Poor quality phone shot from across the river:




Old photo of her during use in the dockyard with the original floats just visible in front of the wheelhouse:




Silly really but I really think they improve the looks of the boat - plus they're a useful workbench to put stuff on without scratching my cabin paint!.




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This is one of those projects that just constantly impresses!  Well it impresses me anyway.  Excellent skillz, and I'm sure I'm not alone in admitting to a green tinge to my vision.  Then you talk about having to find £1400 for something, and the reality kicks in.  If anything, it makes your dedication even more impressive.  Good luck with it!

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I was thinking about this boat the other day, any updates CND?

Dave's bought another float for the foredeck and spent quite a lot of money at the boat jumble last weekend, I gather that he's done a bit more interior work in the fore cabin further progress has been frustrated by the purchase of multiple stoves... I'll have to get Dave write a catch up post at some point!


Edit: I also forgot there is a plan to acquire a spares boat....

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Edit: I also forgot there is a plan to acquire a spares boat....

Where the hell would you keep that? You can hardly stuff it down the side of the garage under a tarp....

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If that's a 2-stroke diesel is it an old GM lump? Never seen two exhaust valves and (preseumably only) one on the intake before...


Its a British Foden FD6 mk6, twin overhead exhaust valves operated by roller tip pushrods. intake air is forced by the supercharger into an air gallery in the block and through swirl holes around the cylinder liners so no inlet valves.

I'll try and sort a photo of a piston and liner as my spare ones are in Joe's garage and I'm giving him a hand to change the gearbox on his scimitar (yet again) this weekend.




Where the hell would you keep that? You can hardly stuff it down the side of the garage under a tarp....


It would be a case of pulling it out on the slip and stripping the parts i want then punting the bare hull/deck on via ebay for use as a houseboat / mental restoration project......





In other news I've finished making up replicas of my missing hatch retaining stanchions and fitted them - Photos have been sat on my laptop ready to upload for the last couple of months.

Finally finished of replacing a section of stringer in the forecabin and ripped out the last of the original bunks ready to clean and paint the inside of the hull before rebuilding/replacing them.


I also drove a 1000 mile round trip to newcastle on tyne in a suzuki carry van to collect another stove/range for spares as the top-plate on mine is getting a bit thin.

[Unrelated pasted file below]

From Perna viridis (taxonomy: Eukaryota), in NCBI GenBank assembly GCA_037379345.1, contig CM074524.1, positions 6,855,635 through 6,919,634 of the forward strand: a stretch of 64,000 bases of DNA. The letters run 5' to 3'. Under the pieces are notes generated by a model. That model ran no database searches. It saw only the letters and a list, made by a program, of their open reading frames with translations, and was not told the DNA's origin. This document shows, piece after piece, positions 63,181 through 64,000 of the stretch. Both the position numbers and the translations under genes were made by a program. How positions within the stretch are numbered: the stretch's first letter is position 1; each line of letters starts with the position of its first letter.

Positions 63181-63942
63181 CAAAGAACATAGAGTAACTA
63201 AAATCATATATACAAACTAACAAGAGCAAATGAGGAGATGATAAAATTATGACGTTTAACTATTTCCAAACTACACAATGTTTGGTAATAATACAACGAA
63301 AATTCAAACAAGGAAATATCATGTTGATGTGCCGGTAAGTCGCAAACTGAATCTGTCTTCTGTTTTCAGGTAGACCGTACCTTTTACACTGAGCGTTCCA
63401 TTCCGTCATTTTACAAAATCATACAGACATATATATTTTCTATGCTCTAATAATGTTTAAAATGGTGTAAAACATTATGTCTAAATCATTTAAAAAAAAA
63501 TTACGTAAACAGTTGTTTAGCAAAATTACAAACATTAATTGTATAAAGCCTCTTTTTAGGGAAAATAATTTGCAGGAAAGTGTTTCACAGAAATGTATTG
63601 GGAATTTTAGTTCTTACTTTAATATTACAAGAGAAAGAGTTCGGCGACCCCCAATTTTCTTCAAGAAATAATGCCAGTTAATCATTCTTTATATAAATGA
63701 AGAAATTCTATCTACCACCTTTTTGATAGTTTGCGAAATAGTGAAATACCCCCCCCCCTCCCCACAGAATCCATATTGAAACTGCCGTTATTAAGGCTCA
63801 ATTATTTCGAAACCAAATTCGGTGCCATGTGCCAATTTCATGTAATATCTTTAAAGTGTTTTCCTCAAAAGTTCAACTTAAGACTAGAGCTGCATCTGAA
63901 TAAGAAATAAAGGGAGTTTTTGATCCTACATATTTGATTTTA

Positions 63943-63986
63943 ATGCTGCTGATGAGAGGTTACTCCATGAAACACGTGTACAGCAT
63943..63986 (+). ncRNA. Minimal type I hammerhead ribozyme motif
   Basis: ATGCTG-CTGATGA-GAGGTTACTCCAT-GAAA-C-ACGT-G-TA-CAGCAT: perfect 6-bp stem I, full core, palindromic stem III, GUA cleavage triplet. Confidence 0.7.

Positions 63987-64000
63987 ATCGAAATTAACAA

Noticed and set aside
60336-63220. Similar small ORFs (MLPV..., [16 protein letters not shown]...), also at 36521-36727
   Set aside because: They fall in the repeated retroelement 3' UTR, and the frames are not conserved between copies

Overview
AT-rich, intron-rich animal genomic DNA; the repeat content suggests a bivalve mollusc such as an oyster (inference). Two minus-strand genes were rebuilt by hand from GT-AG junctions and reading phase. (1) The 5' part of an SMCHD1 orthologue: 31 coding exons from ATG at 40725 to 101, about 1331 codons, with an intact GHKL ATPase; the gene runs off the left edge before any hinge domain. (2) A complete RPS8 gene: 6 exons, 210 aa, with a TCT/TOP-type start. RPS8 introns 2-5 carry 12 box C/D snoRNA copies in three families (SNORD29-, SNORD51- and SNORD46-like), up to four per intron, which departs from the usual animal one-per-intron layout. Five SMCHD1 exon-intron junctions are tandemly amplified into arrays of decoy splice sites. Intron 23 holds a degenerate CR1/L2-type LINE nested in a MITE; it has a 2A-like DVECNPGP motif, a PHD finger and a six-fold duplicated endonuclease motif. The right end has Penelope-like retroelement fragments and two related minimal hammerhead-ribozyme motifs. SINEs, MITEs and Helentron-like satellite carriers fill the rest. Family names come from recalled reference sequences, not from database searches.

Bought more New Old Stock engine spares (pistons, liners, con-rods) and Last weekend spent a lot of money at Beaulieu Boat Jumble on various bits and pieces that i needed.



Will try and sort a photo update soon.



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Edit: I also forgot there is a plan to acquire a spares boat....


After much pissing about, negotiation and constination a spares boat has now been bought... (Paied for today in fact)


There are some photos of it online here: http://www.royalnavypinnace.co.uk/Gallery/gallery.html


Much of the information on the website is a mixture of misinformation and total fantasy, The boat was probably built in 1958 and after leaving RN service in the early 70's became a liveaboard. The photos were taken some years ago and the condition today is not nearly as presentable.


The plan will be to bring it out on the slip next month and strip some much needed spares off of it which will be destined for Dave's boat. The new one will then receive a decent cleanup We'll attend to any urgent maintenance issues and sell it on as a blank canvas for someone to use as a Houseboat. This process will involve the removal of the rudder and propeller, Probably also the prop-shaft and engine and gearbox and an assortment of other fixtures and fittings. That should give us some much needed spares and leave a more desirable empty hull for someone to take on as a project.


This has come at a time when both Dave and myself are very over committed with car projects and work. So don't expect any significant updates on this for a while...


PS we did not pay £14k for it...!

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"Ive bought a spares boat...."


Where are you going to put it?


"I'll shove it down the side of the garage with a tarp over it...."


is a conversation that will not happen in the CnD household today

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I'd been expecting to spend the weekend getting some of the car projects organised, However that plan was binned and on Friday evening and I headed over to the Island to get a look at the newest and largest project that would be cluttering up Dave's life....